New EU data rules will cost UK £220m a year, says MoJ
The UK government is "seriously concerned" about the economic impact of the EU's proposed data protection rules
The cost of implementing the proposed amendments to the data protection regime in the EU will far outweigh the benefits, an impact assessment led by the UK's Ministry of Justice has concluded.
The European Commission has predicted that the new rules, announced in January and currently working their way through the European Parliament, will save the EU economy €2.3 billion, by harmonising laws among member states therefore reducing legal costs for multi-nationals.
However, the Ministry of Justice's assessment concludes that the EU has overestimated the benefits and underestimated the costs.
For one thing, it argues, the Commission has overstated the number of businesses that will benefit from harmonised legislation.
"The EU Commission estimate of savings from reducing legal fragmentation [...] is based on the assumption that just over 900,000 businesses face compliance costs of €1,000 p.a (£800) for every additional Member State in which they are established," it explains. "[However] there are only 42,000 large businesses in the EU and evidence from the Federation of Small Business suggests that smaller businesses are less likely to face costs from legal fragmentation."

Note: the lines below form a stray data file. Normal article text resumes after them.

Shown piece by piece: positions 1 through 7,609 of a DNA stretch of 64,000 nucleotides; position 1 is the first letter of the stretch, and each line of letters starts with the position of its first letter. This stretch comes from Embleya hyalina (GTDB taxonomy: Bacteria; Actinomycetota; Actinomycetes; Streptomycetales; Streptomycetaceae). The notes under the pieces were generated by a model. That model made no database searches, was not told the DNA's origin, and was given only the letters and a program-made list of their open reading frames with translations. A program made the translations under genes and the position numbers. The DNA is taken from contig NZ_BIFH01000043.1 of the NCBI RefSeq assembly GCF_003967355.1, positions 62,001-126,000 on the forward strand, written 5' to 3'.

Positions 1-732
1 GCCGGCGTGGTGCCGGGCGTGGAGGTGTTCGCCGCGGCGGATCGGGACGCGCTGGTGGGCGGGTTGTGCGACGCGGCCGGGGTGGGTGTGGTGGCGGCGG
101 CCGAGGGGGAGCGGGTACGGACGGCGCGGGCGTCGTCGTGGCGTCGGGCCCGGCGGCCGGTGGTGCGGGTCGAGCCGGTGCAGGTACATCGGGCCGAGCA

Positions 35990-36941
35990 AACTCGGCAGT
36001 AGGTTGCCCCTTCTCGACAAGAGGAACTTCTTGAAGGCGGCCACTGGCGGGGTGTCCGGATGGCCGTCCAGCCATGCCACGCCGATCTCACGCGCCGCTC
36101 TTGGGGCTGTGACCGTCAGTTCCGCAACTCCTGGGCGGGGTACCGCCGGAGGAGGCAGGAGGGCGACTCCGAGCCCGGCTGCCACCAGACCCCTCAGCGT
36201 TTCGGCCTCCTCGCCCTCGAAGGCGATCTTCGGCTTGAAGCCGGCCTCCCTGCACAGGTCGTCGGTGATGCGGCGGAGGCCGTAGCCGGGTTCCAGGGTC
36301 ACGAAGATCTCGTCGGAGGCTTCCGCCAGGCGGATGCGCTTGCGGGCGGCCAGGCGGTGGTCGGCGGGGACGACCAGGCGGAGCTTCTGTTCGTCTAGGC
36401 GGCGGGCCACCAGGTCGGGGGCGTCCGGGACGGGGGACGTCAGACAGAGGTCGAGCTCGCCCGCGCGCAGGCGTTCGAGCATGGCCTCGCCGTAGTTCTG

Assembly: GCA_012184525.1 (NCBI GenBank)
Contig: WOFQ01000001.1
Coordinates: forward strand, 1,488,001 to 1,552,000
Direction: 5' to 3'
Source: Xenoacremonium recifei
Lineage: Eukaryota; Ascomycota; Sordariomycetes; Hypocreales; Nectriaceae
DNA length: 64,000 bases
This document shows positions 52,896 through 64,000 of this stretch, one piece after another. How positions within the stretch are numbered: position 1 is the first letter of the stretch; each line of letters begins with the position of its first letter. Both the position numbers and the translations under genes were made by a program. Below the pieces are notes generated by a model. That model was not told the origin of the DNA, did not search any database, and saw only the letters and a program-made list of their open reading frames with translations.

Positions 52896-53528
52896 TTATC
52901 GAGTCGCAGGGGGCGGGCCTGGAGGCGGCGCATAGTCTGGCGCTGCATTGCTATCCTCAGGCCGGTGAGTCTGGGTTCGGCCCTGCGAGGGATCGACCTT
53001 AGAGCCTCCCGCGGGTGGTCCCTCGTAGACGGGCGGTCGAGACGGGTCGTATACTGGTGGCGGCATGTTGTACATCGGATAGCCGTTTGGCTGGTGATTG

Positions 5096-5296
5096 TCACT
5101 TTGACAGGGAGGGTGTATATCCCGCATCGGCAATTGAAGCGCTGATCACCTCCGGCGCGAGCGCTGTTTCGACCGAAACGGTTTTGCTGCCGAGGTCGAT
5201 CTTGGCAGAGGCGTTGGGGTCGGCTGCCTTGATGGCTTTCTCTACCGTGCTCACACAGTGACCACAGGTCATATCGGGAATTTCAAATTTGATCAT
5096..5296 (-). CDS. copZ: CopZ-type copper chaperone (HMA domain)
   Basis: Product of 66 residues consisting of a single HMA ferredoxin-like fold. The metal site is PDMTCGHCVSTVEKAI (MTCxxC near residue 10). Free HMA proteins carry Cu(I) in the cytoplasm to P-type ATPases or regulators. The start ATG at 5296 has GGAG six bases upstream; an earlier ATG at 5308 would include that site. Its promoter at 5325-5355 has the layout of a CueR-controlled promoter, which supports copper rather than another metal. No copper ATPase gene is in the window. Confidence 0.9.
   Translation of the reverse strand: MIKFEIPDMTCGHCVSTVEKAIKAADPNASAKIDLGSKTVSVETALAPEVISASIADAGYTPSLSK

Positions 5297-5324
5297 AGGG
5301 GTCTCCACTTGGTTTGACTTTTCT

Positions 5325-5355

The Commission has also underestimated the cost of a proposed data breach notification law, it argues. "The EU Commission estimates that only 1,000 additional data breaches will be notified to supervisory authorities; giving an administrative cost of €20 million (£16 million)," the document reads. "However, survey evidence suggests that 45% of large UK companies and 11% of small companies have at least one breach per year. For the UK alone, reporting breaches is estimated to cost £30-£130 million p.a. in 2012/13 earnings terms.
And it has underestimated the impact of removing the £10 fee for subject access requests, the Ministry of Justice says. "The cost of dealing with additional subject access requests that will arise from the removal of the fee is also excluded."
In all, the Ministry predicts that the new rules would deliver a £150 million benefit to the UK economy in 2016-17, when they are due to be introduced, and cost £370 million. The net impact will therefore be a £220 million loss. This will gradually decrease in relative terms to around £200 each year by 2022.
"The UK government is seriously concerned about the potential economic impact of the proposed data protection regulation," said justice minister Helen Grant in a written statement. "At a time when the Eurozone appears to be slipping back into recession, reducing the regulatory burden to secure growth must be the priority for all Member States. It is difficult therefore to justify the extra red-tape and tick box compliance that the proposal represents.
"The UK government will continue to push for a lasting data protection framework that is proportionate, and that minimises the burdens on businesses and other organisations, whilst giving individuals real protection in how their personal data is processed."